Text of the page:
Your Business Advice Drove Me Back to a Life of Crime

A woman peeking out between the bars of a prison cell - much like the experience of being trapped by bad business advice.

Your Business Advice Drove Me Back to a Life of Crime

A woman peeking out between the bars of a prison cell - much like the experience of being trapped by bad business advice.

In my 20s and 30s, I broke into things.

I viewed padlocked fences, spiked wrought iron gates and rules about trespassing as “suggestions.” I broke into hotels in St. Martin, monasteries in Rome and burned-out abbeys in the wild Irish countryside.

Come to think of it, it’s a miracle I’ve never been shot.

I broke into these places because the reasons I was supposed to keep out weren’t any good.

It’s past curfew.

I’m sorry, did you say curfew?

You missed check-in.

I’ll see you in the morning then, as I stroll out of the room I let myself into with the keys I found in your office drawer. And I may have helped myself to a beer for my trouble.

It’s dangerous.

For amateurs, yes.


I’m not a fan of rules, you see.

For most of my life, if I was “supposed” to do a thing, chances were good you’d find me exerting a disproportionate amount of energy doing anything but. The opposite was also true. When my high school boyfriend announced he’d never date a girl with facial piercings or a tattoo, guess what I went and did immediately. I mean, what is this . . . the 1800s?

It took me two decades to finally figure out why I’m built this way, why rules chafe me and Keep Out has such an irresistible allure.

Freedom. I want it. 

This desire permeates everything about how I move through the world — coloring outside the lines, insisting on being my own boss, craving the open road. And rules — especially arbitrary ones — stand in direct opposition to this life goal. 

Freedom, in fact, is what finally prompted me to retire that 30-something rebel and take a legit crack at this online entrepreneur thing. Coach, content creator, influencer, course builder — I didn’t care what it made me; I just knew I wanted it.

Passive income — AKA making money while you sleep — is a pretty seductive promise. A lot like how Do Not Enter means there’s a 92% chance something juicy is on the other side of that door.

What I didn’t expect, in my need to learn everything about how to get a slice of that freedom, was that I would become the most rule-abiding citizen on earth. I consumed content on all the business advice under the sun, and because I had no frame of reference, I took it all as bible. I did this willingly — as if I were a stranger to thinking for myself. Instead, I followed the online gurus and business coaches down their dark alleys, nodding like a bobblehead.

When they insisted I must be in all the places, all the time, I obeyed. I melted down on a camping trip when Instagram refused to post my painstakingly-crafted content at the exact time of day proven to make you go viral! My best friend sipped wine and stoked the fire, shaking his head.

But seriously, what is this madness? 

I was once told by an “expert” to charge $3000 for a course I currently — and rightfully — sell for $157. Yet another told me that breaking the pace of my podcast would destroy my listener’s trust. My podcast would die. Everyone I loved would die. I might as well set my life on fire.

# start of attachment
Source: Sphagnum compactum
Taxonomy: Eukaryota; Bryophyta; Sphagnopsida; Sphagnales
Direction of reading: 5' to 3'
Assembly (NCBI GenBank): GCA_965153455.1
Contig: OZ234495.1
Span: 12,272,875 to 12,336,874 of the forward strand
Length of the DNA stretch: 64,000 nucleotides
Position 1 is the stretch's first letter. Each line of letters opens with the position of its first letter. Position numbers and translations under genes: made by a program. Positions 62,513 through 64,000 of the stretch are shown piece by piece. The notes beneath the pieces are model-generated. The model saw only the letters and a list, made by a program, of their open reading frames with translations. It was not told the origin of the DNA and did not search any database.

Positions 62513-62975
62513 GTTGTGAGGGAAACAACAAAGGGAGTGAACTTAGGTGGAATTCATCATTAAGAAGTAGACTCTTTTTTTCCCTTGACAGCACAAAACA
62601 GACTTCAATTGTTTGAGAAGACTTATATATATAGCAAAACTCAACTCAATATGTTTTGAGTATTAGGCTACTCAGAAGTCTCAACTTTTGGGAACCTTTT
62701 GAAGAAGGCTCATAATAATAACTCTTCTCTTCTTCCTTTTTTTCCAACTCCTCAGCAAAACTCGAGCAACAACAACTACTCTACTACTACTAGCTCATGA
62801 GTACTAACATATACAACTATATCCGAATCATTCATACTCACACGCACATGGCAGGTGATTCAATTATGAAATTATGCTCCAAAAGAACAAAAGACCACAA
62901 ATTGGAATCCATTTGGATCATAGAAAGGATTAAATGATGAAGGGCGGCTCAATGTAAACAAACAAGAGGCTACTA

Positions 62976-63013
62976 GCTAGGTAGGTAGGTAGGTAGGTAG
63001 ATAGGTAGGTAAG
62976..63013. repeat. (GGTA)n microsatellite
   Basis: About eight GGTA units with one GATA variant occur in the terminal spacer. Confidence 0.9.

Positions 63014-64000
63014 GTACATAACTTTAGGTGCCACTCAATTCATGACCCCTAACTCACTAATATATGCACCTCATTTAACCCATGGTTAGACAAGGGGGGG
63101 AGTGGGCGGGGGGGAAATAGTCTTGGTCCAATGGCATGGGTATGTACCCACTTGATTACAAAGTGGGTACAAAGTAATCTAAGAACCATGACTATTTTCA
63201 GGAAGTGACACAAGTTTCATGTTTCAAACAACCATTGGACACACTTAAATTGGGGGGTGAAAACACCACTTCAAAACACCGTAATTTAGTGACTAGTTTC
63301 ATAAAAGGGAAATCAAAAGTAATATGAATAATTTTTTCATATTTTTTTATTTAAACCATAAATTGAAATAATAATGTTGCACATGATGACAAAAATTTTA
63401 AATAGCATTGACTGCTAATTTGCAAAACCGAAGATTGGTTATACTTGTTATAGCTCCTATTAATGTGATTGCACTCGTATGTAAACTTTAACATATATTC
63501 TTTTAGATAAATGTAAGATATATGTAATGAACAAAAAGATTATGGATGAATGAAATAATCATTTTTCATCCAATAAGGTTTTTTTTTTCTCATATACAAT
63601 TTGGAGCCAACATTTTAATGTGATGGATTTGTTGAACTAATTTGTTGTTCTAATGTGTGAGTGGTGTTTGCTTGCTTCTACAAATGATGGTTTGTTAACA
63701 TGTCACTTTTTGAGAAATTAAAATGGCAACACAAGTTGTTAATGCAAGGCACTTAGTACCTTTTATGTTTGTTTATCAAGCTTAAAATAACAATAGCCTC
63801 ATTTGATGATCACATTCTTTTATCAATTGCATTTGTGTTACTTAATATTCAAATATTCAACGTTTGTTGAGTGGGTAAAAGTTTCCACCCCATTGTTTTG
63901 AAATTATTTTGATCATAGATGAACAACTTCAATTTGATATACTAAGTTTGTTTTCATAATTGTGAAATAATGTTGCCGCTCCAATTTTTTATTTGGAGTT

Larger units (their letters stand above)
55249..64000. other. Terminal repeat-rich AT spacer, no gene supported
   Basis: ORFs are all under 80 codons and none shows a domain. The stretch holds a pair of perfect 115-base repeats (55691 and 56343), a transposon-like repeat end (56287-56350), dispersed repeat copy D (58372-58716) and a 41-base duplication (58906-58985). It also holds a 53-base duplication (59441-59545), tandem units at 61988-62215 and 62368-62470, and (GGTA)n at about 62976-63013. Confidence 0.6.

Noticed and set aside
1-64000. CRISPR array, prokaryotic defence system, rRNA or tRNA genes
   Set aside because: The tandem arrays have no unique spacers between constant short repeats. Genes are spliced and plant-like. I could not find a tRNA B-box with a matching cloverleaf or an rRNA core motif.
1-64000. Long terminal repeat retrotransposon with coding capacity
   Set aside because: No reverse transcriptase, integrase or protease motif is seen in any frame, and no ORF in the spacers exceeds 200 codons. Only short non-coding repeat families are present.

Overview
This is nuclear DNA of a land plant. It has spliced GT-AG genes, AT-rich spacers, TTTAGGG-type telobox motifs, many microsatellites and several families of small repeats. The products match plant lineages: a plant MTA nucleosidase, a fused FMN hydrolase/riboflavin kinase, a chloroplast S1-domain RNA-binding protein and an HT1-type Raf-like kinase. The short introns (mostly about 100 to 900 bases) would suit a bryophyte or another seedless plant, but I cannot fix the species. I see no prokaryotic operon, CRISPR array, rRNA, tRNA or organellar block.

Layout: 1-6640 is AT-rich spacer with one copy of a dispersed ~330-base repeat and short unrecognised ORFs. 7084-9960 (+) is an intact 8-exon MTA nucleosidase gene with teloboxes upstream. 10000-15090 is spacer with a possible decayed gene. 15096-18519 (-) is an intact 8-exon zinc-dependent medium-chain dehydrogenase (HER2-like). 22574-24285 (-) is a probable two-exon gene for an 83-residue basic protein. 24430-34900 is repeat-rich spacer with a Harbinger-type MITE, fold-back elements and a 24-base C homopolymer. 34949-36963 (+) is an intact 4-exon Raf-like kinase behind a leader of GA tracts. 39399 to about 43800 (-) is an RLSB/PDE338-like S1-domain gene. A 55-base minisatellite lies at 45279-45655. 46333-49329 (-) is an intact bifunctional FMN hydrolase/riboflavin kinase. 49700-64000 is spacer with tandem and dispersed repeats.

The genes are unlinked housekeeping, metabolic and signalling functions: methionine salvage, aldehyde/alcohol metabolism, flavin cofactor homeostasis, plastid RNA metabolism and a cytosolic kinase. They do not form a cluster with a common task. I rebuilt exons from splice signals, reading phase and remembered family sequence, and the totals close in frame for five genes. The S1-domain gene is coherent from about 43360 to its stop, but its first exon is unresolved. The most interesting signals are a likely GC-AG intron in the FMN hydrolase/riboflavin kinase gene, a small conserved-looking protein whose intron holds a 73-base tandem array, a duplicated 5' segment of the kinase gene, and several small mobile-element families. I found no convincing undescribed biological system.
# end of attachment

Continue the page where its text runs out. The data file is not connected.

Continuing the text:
I believed all of them. I went from being rebellious in the name of freedom to slaving my way through a list of everybody else’s “shoulds.” The list got so long, it buried me. My life caught fire anyway. 

And it sure didn’t look anything like freedom.

It turns out there’s something fiercely hopeful about looking around at the ashes of your former life. When you have nothing left to lose, you can rebuild using only the materials that feel good. I recommend you never get to that point, but sometimes that’s what it takes to remember who you are.

That’s why I’m going back to basics. I’m listening to my own voice again. The voice of a woman willing to go first. The would-be cat burglar who doesn’t actually take anything except a stand against your stupid rules. (And that one beer).

I’m rallying the troops, too. Let’s all stop “should-ing” on ourselves. Let’s forgo bending to someone else’s agenda and chasing our tails in pursuit of metrics we’ll one day wake up and realize we don’t even care about. Let’s let the reclamation of our own freedom be the permission some soul on the brink of burnout needs ASAP to save her own life.

So To Whom it May Concern, I see your rules, your standards, your markers of success, and I raise you the startlingly few fucks I have left to give. I’m not sure where I even got these fucks, to be honest. I used to be so free.

But I’m becoming that girl again who sees Beware as an advisory for clumsy people and asks for forgiveness, not permission. I’m going to do what feels good from now on, and your Success Framework isn’t it. I may not be climbing any spiked gates; these days, my particular flavor of freedom — a hammock, a killer pinot and no agenda — comes with a slightly lesser likelihood of breaking a hip.

But if the reason I can’t come in is a stupid one, you best believe I’ll be right over.

Your Turn

Tell me about a rule you’re ready to unburden yourself from. Let’s make a list of “Commandments,” then burn it to the ground. 🔥🔥🔥

Brunette in a black and white striped top against a purple background next to a title that reads: Laura Belgray on Being Yourself and Doing What You Want

Why Follow the Rules When You Can Get Paid to Be Yourself?

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